I'm carving a few minutes from my vacation time to type this, so there might be more details later on (and answers to other posts as well).
As @Peter-Ostry said, there will always be a fundamental difference in how pressure builds up in the Sylphyo compared to other closed-ended wind controllers, and this might translate into a slight amount of latency in the attacks. As for how it impacts perception, it looks like it's a very personal appreciation. Some don't like it, but it seems more due to how they prefer the tradeoff offered by the other solutions. Some prefer it that way and even say it's allowed them to feel less latency. For instance, one of our artists, Florian Becquigny, quit using his EWI for very nervous pieces because he much prefers how responsive the Sylphyo is in terms of latency. He doesn't seem to care much about the sensitivity aspect of it, so he always plays at very high pressure and completely plugs the bottom hole.
As for the comparison to a Lyricon setup, the latter should offer objectively lower latency (especially on an all-analog system), but again I'm not sure the perceived difference is that important for everyone.
Here's a brief overview of the pipeline involved in turning your breath into sound on a Sylphyo playing its internal synth over headphones.
First, the Sylphyo gathers samples from the breath sensor at 15 kHz, which it then turns into a filtered 1 kHz signal. Keys and other sensors have a lower rate, especially the keys as it often includes the configurable delays that are there to make the thing playable for a human being (but Florian Becquigny, for example, disables all of them because he needs to play pieces at extreme speeds, much than the EWI allows him, and he has done the practice to be able to play like this).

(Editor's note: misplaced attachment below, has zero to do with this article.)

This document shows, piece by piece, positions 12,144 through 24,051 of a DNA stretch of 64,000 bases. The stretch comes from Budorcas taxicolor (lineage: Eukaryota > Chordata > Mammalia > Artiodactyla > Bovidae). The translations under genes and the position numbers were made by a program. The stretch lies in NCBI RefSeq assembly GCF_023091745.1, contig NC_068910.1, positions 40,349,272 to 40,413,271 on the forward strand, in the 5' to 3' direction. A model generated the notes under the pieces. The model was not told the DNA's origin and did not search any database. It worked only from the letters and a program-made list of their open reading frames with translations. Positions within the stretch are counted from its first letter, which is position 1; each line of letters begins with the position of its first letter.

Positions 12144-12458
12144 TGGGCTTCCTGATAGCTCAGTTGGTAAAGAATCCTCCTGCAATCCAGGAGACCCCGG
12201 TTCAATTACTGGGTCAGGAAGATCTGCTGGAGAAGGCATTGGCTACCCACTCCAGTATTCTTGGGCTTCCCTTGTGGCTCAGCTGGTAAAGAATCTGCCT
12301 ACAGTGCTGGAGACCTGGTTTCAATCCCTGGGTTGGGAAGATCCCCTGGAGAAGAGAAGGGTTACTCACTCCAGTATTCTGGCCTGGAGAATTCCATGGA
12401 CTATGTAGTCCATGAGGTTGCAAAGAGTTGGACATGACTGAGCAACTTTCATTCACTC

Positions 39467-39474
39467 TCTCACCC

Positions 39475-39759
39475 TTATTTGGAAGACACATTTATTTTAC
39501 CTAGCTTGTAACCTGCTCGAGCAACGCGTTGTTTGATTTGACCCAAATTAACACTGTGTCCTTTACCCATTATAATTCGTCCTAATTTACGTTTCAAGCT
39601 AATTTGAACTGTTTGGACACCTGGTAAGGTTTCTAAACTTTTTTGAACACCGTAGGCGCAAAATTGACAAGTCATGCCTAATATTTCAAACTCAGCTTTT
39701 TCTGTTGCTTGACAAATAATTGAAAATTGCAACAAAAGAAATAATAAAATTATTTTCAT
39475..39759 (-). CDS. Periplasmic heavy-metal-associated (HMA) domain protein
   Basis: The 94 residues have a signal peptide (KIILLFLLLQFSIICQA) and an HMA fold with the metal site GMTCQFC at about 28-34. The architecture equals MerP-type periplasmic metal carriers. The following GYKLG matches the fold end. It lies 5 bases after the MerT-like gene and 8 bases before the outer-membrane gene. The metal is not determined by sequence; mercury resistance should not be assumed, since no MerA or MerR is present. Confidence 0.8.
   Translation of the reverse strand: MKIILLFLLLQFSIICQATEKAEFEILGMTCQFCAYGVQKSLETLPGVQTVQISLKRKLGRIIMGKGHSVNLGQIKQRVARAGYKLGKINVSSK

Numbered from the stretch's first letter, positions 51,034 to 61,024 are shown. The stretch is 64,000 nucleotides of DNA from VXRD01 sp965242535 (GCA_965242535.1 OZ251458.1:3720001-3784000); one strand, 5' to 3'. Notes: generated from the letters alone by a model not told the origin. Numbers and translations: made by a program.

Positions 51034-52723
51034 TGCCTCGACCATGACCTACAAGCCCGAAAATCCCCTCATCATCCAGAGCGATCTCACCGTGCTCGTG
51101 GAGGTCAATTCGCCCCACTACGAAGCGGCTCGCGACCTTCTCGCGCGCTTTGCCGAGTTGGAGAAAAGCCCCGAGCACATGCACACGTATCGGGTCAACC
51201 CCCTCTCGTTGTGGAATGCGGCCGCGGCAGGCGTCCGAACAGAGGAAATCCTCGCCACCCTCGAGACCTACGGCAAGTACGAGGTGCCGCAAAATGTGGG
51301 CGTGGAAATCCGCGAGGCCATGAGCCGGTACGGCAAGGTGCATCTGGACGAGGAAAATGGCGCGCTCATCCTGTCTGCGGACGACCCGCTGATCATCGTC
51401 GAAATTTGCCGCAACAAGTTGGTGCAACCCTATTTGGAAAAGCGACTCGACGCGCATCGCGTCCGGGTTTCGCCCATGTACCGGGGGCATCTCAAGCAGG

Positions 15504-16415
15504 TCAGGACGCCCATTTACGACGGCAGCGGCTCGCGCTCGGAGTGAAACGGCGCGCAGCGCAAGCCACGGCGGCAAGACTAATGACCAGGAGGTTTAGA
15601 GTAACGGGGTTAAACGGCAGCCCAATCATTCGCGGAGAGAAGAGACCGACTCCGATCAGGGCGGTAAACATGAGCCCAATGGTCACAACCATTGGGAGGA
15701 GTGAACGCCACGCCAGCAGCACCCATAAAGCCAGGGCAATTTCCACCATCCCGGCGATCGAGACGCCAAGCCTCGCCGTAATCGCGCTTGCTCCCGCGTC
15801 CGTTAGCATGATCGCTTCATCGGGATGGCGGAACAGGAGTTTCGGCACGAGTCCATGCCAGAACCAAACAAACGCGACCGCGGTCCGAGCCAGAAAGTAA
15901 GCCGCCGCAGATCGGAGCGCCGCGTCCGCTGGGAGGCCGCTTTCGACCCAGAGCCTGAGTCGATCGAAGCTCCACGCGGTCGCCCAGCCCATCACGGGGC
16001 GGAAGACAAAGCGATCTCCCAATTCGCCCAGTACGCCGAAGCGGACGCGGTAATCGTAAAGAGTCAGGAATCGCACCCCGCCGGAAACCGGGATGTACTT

But let's focus on the breath for now. As soon as a breath sample is available, it is sent to the internal synthcard in a "state packet" that takes a bit more than half a millisecond to travel. Once received, it is made available for the internal synth engine, which operates with a fixed 1ms buffer and transmits 48 kHz audio to its codec.
You should add some time to account for CPU interrupts, context switching, and other high-priority concurrent processes, but it shouldn't add much to the overall latency as individually these things are counted in nanoseconds or microseconds.
The path to the Link receiver is obviously a bit more complex due to the fact the data must go to the radio package, over the air, then from the Link's radio package to its main board, and finally to the Link's internal synth, thus latency increases a bit.
Overall, the pipeline was pretty much designed for low latency, and we had to make significant departures from off-the-shelf peripheral driver designs to get there, so I'm not sure even an Arduino-based controller with CV output would fare better.
(I'm not sure my colleagues would be OK with the amount of info disclosed here, so I might redact some parts of this in the future)